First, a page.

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Greetings All,
    This weeks thought comes from C. S. Lewis book "Miracles" (chapter 15).  I was reading it (re-reading it) last week in preparation for a sermon on Luke 9:1-9.  I know Lewis is sometimes hard to follow but this section on miracles is well worth your consideration.
I found myself saying "yes," and "this is true," and being thoroughly edified by it (though to get the full impact of what he writes you'll need to get the book and read the whole chapter (or book), part of which I've condensed for your convenience).  Enjoy! 
      "Christian miracles and their difference from mythological miracles lies in the fact that [Christian miracles] show invasion by a Power which is not alien.  They are what might be expected to happen when she is invaded, not simply by a god, but by the God of Nature: by a Power which is outside her jurisdiction not as a foreigner but as a sovereign.  They proclaim that He who has come in not merely a king, but the King, her King and ours.  It is this which, to my mind, puts the Christian miracles in a different class from most other miracles...
      It is not the duty of a Christian... to disprove all stories of the miraculous which fall outside the Christian records, nor of a Christian man to disbelieve them.  I am in no way committed to the assertion that God has never worked miracles through and for Pagans... But it would remain a quite isolated and anomalous fact...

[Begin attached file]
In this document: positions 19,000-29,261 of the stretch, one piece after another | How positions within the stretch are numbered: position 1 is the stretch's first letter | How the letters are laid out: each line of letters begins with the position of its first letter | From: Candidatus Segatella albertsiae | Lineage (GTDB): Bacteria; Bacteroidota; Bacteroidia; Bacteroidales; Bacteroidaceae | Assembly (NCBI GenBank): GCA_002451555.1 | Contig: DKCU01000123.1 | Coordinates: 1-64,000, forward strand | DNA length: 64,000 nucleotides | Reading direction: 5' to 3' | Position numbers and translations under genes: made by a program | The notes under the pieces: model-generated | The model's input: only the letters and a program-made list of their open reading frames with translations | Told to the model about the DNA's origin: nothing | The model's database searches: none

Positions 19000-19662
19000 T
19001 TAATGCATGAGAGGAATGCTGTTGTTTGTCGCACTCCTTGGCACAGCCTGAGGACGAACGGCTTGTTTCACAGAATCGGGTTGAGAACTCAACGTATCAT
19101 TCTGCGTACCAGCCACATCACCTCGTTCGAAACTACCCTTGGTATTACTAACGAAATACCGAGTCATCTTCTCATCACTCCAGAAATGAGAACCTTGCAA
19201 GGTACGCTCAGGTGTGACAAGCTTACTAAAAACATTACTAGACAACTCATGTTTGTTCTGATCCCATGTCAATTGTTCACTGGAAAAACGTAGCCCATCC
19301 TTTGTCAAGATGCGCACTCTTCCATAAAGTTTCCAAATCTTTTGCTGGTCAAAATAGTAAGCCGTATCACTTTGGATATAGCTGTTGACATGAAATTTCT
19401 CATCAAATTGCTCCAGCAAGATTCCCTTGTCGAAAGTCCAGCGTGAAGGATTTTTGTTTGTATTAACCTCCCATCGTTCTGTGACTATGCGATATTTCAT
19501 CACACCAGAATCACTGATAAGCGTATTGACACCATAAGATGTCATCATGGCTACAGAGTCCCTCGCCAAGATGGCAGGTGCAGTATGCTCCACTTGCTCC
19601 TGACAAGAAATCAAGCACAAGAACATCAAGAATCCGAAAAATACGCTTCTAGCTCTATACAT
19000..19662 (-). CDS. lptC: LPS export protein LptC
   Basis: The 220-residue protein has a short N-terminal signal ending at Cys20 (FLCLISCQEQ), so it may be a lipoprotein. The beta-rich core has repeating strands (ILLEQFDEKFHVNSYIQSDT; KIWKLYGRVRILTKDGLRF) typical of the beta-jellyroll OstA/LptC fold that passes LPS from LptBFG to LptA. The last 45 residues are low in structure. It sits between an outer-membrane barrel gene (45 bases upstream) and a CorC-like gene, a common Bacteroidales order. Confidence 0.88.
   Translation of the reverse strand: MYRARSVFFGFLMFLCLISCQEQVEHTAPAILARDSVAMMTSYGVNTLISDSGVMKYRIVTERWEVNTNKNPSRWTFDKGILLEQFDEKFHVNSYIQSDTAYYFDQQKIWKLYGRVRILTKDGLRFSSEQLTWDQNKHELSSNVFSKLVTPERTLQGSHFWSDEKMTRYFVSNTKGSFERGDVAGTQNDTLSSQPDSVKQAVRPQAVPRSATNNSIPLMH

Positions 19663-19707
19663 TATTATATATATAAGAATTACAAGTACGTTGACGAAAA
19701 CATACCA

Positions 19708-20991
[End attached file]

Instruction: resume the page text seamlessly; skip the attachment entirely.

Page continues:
Thus miracles are (in late documents, I believe) recorded of the Buddha. But what could be more absurd than that he who came to teach us that Nature is an illusion from which we must escape should occupy himself in producing effects on the Natural level -- that he who comes to wake us from a nightmare should add to the nightmare?  The more we respect his teaching the less we could accept his miracles.  But in Christianity, the more we understand what God it is who is said to be present and the purpose for which He is said to have appeared, the more credible the miracles become.  That is why we seldom find the Christian miracles denied except by those who have abandoned some part of the Christian doctrine.  The mind which asks for a non-miraculous Christianity is a mind in process of relapsing from Christianity into mere "religion."  
        Have a great week!  In the Bonds of Christian Fellowship,  Pastor Jeff
Dr. Jeffrey F. Evans

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